Narrated By: John Lescault
Duration: 5 hours and 30 minutes
What to expect
11 Days in December tells the dramatic story of one of the grimmest points of World War II and its Christmas Eve turn toward victory.
In December 1944, the Allied forces thought their campaign for securing Europe was in its final stages. But Germany had one last great surprise attack still planned, leading to some of the most intense fighting in World War II: the Battle of the Bulge. After ten days of horrific weather conditions and warfare, General Patton famously asked God, "Sir, whose side are you on?" For the next four days, as the skies cleared, the Allies could fly again, the Nazis were contained, and the outcome of the war was ensured.
Renowned historian and author Stanley Weintraub tells the remarkable story of the Battle of the Bulge as it has never been told before, from frozen foxholes to barn shelters to boxcars packed with wretched prisoners of war. Heweaves together the stories of ordinary soldiers and their generals to recreate this dramatic, crucial narrative of a miraculous shift of luck in the midst of the most significant war of the modern era.
Second World War, History, Military history
Listen to a sample
“Reading Stanley Weintraub’s 11 Days in December: Christmas at the Bulge, 1944 is like sitting down with an entertaining raconteur steeped in World War II’s history and literature. This is a rewarding mosaic of personal stories, woven around two themes: Christmas and a broader military picture of a battle in which, according to official estimates, almost 81,000 Americans and more than 98,000 Germans were killed, wounded or captured.”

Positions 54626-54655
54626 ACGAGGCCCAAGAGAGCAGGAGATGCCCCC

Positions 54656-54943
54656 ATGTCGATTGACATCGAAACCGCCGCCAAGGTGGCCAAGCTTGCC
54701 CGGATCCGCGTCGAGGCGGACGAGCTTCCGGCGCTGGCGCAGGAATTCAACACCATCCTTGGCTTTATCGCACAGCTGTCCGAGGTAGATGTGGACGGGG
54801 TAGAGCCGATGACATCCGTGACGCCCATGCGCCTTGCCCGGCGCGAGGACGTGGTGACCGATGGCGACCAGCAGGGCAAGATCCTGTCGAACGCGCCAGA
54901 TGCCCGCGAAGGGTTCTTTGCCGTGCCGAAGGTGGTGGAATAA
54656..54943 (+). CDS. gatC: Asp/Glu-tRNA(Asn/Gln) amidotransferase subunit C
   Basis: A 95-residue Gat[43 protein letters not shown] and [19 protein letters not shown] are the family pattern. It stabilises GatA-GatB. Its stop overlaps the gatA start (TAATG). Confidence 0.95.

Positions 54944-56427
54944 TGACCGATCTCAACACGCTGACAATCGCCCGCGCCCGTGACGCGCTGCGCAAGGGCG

“Weintraub provides an ‘everyman’s’ look at this critical struggle, written in a matter-of-fact, no-nonsense style. Cullen reads in an unvoiced, understated tone that allows the dramatic content to hold the reader’s attention.”
“Listeners share the cold, loss, and sense of doubt plaguing the ordinary soldier…Well worth hearing are the letters, journals, and recollections of soldiers who fought and celebrated the holiday far from home…An unforgettable portrait of war.”
“A compact, fast-moving account of those critical days…Weintraub’s use of the letters and diaries of ‘lesser’ soldiers enlivens his account and makes this a particularly poignant saga of men in war.”
“One of war’s most graceful chroniclers visits the troops in the winter of 1944 as the Germans planned and executed a fierce, desperate attack. How do men in hell celebrate Christmas? Weintraub explores that question while delineating German strategy and the Allied response, territories he knows well…The best, most affecting and effective sections are anecdotes about how individuals behaved (bravely, brutally, cravenly, bizarrely), how some men were able to convince other men to run toward gunfire, [and] how soldiers and officers on both sides figured out how to celebrate Christmas in the absence of all evident humanity.”